In an earlier article [1], I outline the case that, contrary to traditional legal presumption, most people are actually competent to make decisions on their own behalf as early as age 13. Put another way, the empirical evidence strongly suggests that, if the required level of maturity to warrant autonomous decision-making is higher than that of a typical 13-year-old, then the threshold is so high that a significant portion of the adult population should be, as a matter of fact, found incompetent. Because this is absurd, I made the case for lowering the age of majority to 13 years (with some caveats).

However, I did not discuss one issue which is claimed by some authors to justify denying youth, even past the age of competence, the broad types of decisional autonomy given competent adults. I will first outline the broad Parens Patriae doctrine, and then will critically examine the assumptions and reasoning behind it to address whether or not it can validate differential legal treatment of competent adolescents and adults.

 Parens Patriae is the formal name for the government acting “like a parent”, that is, paternalistically. [Note N1]  To broadly describe this issue, consider the following point made by one author discussing children’s rights: “A plurality of distinct rational beings who are also needy cannot therefore universally act on principles of mutual indifference. If they did, agency would fail or diminish for some… ’’ [2].  In other words, in order to make sure that everyone has the capacity to exercise their undiminished liberties in the future, the thinking goes, it is necessary to treat persons unequally now on the basis of age (for instance, by imposing compulsory schooling on young people, forbidding or severely limiting paid employment below a certain age, and allowing parents to impose sanctions on adolescent misbehavior of a kind that would be considered unacceptable for adults in response to the same action, or for actions which would be considered permissible for adults and not worthy of any sanction at all).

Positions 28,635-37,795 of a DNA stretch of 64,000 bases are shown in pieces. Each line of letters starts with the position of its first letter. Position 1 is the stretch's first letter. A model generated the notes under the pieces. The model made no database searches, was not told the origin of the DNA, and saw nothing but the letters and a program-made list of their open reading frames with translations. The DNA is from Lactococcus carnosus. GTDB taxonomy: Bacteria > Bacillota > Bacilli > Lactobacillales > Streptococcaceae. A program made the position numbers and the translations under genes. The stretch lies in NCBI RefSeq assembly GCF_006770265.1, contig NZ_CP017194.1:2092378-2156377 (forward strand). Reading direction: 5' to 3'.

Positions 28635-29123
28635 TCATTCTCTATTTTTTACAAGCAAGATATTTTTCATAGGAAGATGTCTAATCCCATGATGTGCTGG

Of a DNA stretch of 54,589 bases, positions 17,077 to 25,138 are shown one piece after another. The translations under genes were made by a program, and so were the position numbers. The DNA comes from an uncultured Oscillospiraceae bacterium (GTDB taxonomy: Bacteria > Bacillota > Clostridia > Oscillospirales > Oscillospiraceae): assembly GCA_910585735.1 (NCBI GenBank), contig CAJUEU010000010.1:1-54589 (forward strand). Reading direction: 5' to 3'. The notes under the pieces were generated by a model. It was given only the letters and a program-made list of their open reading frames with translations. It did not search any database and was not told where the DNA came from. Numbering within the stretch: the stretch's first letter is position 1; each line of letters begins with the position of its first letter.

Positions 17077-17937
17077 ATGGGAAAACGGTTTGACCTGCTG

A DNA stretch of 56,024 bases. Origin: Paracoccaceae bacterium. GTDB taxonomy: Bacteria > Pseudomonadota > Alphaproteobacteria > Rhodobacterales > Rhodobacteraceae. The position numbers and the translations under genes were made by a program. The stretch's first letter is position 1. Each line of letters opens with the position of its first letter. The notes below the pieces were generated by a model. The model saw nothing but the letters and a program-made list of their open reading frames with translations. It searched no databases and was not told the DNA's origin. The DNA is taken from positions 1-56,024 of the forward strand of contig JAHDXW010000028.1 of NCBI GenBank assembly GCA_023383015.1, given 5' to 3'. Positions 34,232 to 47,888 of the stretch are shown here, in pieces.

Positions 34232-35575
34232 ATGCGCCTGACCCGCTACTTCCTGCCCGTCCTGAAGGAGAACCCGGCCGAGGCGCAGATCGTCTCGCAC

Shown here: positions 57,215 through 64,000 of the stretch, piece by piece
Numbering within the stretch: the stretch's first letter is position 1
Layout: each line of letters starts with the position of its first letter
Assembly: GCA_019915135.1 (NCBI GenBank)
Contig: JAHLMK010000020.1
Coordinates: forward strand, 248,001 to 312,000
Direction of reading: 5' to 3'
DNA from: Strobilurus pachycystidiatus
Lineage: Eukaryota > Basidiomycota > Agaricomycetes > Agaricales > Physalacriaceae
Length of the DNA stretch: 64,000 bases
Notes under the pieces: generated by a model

According to this line of thinking, even people who have reached the age of competence may not be old enough to be treated the same as competent adults, because current competence does not necessarily imply robustness against factors that can affect future liberty or the capacity to utilize that liberty. On this view, adolescents are much more vulnerable than adults to factors leading to failures to further develop as a person, to outside bad influences, etc. and this vulnerability is a separate matter from the youths’ current decisional competence. Also on this view, a sacrifice of the youths’ current self-determination rights is needed to enhance their future freedoms, but would be justified in virtue of being temporary.

A more extreme scenario illustrative of the same general idea is given in [3]: The right of a (competent) adolescent to refuse life-saving medical treatment. The most controversial type of case is that in which the adolescent’s reason for refusing the treatment seems based on the type of preference that many people are thought to “grow out of”, for instance the chemotherapy treatment for some cancers that causes a patient to be bald-headed for some time and feel nauseated. It is perhaps thought to be the case by many, who reason like the author of [3], that the adolescent puts too much weight on short-term personal appearance considerations (loss of hair) and on short-term feelings of nausea. The adolescent’s apparent disregard for the long-term loss associated with the forgone years of life is thought to be a sign of immaturity which not only shows poor judgment but also amounts to a tradeoff between the current liberty rights of the youth (decisional autonomy) and the future liberty of the youth (the choices they would later have if they continue living and overcome the cancer but will not have if permitted to choose death).